I bumped into the mail carrier on my street on Wednesday. She is new to the block, so I offered to take the rubber-banded mail stack she had in her hand with my name on it and save her the walk to my front door.
She politely declined to hand me our family mail, including a package, citing federal law that mail be directly deposited in the person’s mail slot or box. Had it not been for recent events, I might have argued that in a quiet suburban neighborhood like mine, we all take in each other’s mail. I decided, instead, to await the sound of our box closing, and our dog barking, before opening the odd-shaped envelope, which, as it turned out, contained auto parts my husband had ordered to fix the car.
Although I am not nearly as famous nor active as Hillary Clinton, Barack Obama, former Vice President Joe Biden, former Attorney General Eric Holder, billionaire and Democratic donor George Soros, Rep. Maxine Waters, former CIA Director John Brennan or actor Robert De Niro, it seems as if anyone who writes or says anything critical about President Donald Trump could find himself or herself on a target list. Fear has a way of spreading like a virus.
So, instead of wringing my hands with worry about what’s in the mail, the upcoming midterm elections, the state of our nation, I sat down and wrote to the president:
Dear President Trump,
Enough is enough. We are tired. You have brought about civic fatigue with your endless tweets, hysterical rhetoric, inflammatory policies and discourteous sentiments expressed through social media, campaign rallies and news conferences. Your incitement of hatred, anger and viciousness now appears to have empowered others to target and mail bombs to good people who disagree with you and perhaps even journalists who have the audacity to report the facts.
Hate is in the air.
We are a nation of kind and generous people, and your rhetoric has created a wedge between and among us. You define us by race, gender and sexual preference and separate us into competing segments — cultural groups, religious denominations, immigrants and refugees. In many ways, we are having trouble recognizing ourselves as Americans.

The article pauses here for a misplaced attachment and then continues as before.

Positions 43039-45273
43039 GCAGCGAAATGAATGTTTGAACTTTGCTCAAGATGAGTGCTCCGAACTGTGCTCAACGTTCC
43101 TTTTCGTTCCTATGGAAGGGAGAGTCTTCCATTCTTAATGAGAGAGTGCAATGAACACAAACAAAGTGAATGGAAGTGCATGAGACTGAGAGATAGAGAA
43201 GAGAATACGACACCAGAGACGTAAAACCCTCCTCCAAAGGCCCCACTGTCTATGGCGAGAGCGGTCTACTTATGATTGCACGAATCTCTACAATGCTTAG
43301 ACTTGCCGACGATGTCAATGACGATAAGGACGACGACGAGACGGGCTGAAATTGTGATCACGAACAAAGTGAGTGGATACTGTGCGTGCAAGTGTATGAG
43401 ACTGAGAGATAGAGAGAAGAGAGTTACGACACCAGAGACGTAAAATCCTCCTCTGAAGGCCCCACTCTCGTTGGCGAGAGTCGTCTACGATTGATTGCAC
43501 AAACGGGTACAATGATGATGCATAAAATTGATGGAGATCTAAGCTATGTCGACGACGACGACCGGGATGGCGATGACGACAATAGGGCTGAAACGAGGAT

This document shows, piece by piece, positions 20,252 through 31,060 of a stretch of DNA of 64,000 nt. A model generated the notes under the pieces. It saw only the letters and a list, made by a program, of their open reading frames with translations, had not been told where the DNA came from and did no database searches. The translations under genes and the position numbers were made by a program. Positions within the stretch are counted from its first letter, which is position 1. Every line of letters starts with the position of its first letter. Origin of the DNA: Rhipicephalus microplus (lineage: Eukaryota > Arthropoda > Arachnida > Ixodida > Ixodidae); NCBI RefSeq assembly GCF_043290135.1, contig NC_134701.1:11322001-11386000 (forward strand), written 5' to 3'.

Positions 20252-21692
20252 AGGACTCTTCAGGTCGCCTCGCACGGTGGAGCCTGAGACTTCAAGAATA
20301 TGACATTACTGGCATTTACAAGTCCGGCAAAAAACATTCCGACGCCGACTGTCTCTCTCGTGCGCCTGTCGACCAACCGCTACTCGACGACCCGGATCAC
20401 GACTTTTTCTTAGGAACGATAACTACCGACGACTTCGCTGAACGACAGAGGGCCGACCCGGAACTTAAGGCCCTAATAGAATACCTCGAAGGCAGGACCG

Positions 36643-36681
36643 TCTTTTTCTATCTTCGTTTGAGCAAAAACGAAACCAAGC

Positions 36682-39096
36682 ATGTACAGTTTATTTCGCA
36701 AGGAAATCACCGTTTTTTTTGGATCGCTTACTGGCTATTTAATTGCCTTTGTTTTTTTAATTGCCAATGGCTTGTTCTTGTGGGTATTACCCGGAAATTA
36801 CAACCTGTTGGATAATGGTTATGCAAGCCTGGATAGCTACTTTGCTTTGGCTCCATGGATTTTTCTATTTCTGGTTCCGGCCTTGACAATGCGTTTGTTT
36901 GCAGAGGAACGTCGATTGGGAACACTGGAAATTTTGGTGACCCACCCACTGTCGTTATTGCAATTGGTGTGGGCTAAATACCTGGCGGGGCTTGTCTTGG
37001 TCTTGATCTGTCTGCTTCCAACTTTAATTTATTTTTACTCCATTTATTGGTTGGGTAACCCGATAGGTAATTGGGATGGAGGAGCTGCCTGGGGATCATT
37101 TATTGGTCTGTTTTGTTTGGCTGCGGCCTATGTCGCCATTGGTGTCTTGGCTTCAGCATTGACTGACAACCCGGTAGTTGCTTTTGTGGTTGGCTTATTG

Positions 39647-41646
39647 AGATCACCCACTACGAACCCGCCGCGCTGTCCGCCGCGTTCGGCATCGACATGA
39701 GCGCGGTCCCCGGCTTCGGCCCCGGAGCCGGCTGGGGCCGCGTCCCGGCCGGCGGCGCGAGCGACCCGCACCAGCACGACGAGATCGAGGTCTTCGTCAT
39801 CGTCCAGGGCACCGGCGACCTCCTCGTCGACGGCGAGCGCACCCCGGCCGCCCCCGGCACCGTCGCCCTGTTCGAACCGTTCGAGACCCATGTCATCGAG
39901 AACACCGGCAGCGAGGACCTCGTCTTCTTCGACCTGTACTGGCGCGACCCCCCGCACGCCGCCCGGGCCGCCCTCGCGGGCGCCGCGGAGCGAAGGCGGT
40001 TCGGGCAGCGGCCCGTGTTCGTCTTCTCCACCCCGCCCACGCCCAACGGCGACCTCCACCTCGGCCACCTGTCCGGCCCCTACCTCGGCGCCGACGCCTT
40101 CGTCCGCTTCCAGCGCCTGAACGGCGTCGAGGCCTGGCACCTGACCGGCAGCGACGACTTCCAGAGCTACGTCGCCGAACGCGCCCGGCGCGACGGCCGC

There is still time for you to lead and unite, to lower the rhetoric and reign in the extremism. Start engaging in conversation instead of tweeting rants. If you cannot find the higher angel in yourself, turn to others around you who have better instincts. Take their wise counsel.
Leadership, Mr. President, is about being a role model and setting the bar high. Think of yourself as the maestro in the orchestra who sets the tone and pace for others to play in harmony so there are no discordant notes.
I recommend you read a new book on presidential leadership by historian Doris Kearns Goodwin, “Leadership: In Turbulent Times.” She has a few good examples for you.
Tara D. Sonenshine is a former journalist for ABC News and Newsweek. She is a former U.S. undersecretary of state for public diplomacy and public affairs (2012 to 2013), and is senior career adviser at The George Washington University Elliott School of International Affairs.